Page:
After hundreds of years, a door has opened again in Florence, Italy. It’s only one foot tall and eight inches wide—just large enough for a flask of wine to pass through.
Babae, a new restaurant in the Santo Spirito neighborhood, serves glasses of wine through a buchetta del vino, or “wine window.” Around the city, similar miniature doors seem placed, almost randomly, into the walls of former Renaissance palaces. Some are cemented over. Others still have a little door tucked into the opening. Yet all of them, now with the exception of one, have long been sealed. Sometimes, just an outline remains to remind passerby of how Florence’s richest families once sold wine through these little openings.
In 1559, Cosimo I de’ Medici decreed that Florentine families could sell wine directly out of their palaces, instead of through taverns and innkeepers. Many wealthier Florentines (including the Medici) not only had homes inside the city walls, but also vineyards in the countryside. By selling wine directly from their homes, families dodged taxes on their wine by skipping the middleman. Wine windows became so popular that, by the early 19th century, nearly every moneyed family had installed one in their palace.
The process of buying wine from a buchetta del vino was straightforward. Anyone on the street could use the wooden or metal knocker (each door was uniquely crafted to represent the family) and rap on a wine window during its open hours. A well-respected, well-paid servant, called a cantiniere and trained in properly preserving wine, stood on the other side. The cantiniere would open the little door, take the customer’s empty straw-bottomed flask and their payment, refill the bottle down in the cantina (wine cellar), and hand it back out to the customer on the street.
No single event ended the era of the wine windows. As the centuries progressed, rich Florentines sold their noble palaces and emptied their cantinas. The lavish buildings often became hotels or apartments. The bombings of World War II decimated some of the palaces where the wine windows would have been found, while the Florence Flood of 1966 caused even more damage to a larger area of the city. Restorers often sealed up wine windows from lack of use, while others were recycled and used as mail slots or fitted with doorbells. Soon, the thought of grabbing a bottle of wine through a little window on the street was only a memory.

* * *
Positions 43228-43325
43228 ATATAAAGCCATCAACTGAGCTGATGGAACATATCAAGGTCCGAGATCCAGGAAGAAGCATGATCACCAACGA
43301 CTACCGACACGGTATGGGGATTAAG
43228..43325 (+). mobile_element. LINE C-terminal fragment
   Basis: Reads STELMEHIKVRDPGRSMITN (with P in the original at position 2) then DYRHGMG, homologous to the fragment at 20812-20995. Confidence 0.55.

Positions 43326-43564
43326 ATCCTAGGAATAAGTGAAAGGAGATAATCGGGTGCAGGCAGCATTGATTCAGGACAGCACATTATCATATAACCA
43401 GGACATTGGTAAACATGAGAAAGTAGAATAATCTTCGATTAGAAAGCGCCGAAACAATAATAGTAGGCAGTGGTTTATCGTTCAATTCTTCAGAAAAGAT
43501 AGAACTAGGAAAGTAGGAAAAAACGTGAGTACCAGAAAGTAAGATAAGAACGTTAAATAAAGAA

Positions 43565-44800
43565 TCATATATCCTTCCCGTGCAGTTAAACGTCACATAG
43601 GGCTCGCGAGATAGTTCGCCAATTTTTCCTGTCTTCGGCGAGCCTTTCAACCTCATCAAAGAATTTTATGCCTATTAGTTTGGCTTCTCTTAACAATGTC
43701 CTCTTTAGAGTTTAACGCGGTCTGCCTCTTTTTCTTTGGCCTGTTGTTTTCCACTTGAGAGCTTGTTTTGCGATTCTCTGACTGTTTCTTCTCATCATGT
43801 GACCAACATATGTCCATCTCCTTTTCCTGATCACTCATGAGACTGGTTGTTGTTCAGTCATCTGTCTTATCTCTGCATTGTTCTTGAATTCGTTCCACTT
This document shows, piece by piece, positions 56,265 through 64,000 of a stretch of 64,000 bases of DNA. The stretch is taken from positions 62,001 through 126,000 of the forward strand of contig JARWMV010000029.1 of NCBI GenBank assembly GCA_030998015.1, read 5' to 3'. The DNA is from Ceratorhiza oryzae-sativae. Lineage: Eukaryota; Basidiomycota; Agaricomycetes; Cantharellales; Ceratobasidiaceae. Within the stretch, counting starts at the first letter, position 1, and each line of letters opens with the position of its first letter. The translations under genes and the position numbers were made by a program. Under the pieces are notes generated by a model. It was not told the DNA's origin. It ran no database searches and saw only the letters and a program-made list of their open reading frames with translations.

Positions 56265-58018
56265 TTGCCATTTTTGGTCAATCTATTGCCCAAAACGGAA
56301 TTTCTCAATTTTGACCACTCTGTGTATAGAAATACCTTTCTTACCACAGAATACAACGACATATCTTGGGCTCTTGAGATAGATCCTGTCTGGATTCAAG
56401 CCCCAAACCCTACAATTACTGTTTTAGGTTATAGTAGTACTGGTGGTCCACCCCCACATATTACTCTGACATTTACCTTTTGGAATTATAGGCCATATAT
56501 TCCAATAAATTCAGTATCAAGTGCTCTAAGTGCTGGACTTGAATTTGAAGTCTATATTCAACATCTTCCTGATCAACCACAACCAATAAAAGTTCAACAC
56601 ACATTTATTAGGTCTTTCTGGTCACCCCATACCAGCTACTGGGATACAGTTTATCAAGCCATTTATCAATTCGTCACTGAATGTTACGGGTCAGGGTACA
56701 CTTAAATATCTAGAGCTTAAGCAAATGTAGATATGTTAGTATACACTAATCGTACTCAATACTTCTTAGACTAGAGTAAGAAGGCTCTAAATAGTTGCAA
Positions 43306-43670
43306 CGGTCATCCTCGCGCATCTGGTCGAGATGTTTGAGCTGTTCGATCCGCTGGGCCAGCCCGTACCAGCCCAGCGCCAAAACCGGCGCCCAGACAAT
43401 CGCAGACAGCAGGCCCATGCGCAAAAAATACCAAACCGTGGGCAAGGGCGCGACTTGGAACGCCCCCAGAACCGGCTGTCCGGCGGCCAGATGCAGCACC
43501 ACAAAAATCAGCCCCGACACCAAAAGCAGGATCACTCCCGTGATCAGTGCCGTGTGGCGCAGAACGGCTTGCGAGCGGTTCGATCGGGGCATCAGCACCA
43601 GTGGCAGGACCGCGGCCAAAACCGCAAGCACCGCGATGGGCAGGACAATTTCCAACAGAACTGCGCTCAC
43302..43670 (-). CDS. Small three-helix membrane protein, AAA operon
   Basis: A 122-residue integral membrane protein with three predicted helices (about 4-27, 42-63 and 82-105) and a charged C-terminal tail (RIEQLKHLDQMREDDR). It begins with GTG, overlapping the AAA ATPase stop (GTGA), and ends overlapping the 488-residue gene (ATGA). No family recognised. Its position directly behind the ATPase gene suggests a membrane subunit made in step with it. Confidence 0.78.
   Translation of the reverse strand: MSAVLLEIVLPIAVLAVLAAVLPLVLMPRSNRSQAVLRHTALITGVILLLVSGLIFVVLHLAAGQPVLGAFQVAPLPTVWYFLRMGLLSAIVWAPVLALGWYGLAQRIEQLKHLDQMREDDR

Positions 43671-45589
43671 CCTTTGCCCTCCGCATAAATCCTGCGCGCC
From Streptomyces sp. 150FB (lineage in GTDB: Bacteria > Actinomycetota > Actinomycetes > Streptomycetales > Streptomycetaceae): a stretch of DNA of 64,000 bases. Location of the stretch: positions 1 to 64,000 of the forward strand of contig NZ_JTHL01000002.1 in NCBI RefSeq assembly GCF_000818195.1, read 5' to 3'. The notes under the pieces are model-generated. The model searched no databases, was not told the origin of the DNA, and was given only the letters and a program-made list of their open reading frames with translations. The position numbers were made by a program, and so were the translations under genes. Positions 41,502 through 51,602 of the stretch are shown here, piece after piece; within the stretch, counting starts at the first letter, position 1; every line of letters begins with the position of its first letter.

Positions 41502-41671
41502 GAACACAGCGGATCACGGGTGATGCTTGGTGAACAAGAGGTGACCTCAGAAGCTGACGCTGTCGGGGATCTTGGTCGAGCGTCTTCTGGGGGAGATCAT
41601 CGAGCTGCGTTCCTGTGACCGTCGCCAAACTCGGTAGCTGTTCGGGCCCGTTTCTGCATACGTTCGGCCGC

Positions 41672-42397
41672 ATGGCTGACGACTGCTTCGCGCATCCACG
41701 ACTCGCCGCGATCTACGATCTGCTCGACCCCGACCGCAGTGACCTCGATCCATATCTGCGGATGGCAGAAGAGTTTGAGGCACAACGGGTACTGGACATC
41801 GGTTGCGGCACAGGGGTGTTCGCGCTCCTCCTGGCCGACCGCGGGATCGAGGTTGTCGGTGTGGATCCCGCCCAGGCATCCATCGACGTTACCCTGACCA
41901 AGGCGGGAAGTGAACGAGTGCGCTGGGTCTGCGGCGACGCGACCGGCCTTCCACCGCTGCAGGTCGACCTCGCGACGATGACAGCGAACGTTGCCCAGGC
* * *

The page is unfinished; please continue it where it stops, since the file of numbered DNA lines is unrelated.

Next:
In 2016, three Florence residents launched an association to save the city’s remaining wine windows. The Wine Windows Association aims to create a full census of all the buchette del vino in Florence, as well as the surrounding cities and towns where they’ve discovered more. Plus, they help current wine window-owners protect and restore them. Now, there are 146 visible wine windows in the center of the city, and discovering them is now even easier with the Association’s interactive map.
It was just as the Association began to place plaques under some of the more prominent windows that Babae decided to bring this tradition back to life with their L’ora della Buchetta. For an hour each evening (except Monday, when they are closed), the restaurant serves their wine through their own wine door. In this century, though, the wine comes in glasses, not flasks.
Chiara Cati, one of the owners of Babae, was happy to chat about her wine window. Though this rebirth of this centuries-old tradition wasn’t the focus of the restaurant, Cati says once she and her two co-owners discovered the site included an old wine window, they knew they had to give it the attention it deserved. “The window was there when we purchased the place, looking just like it is now,” she says with a smile. “All we had to do was open it again, and spread the word.”
With street food as the newest trend all over Italy, it seemed only right that their customers could now stop off at the wine window for a glass of red, without even stepping into the restaurant. Now, nearly every night, a little crowd gathers on the sidewalk, while a hand reaches out of the wall offering up full glasses of wine. Finally, if you ring the bell at a wine window in Florence, someone answers.
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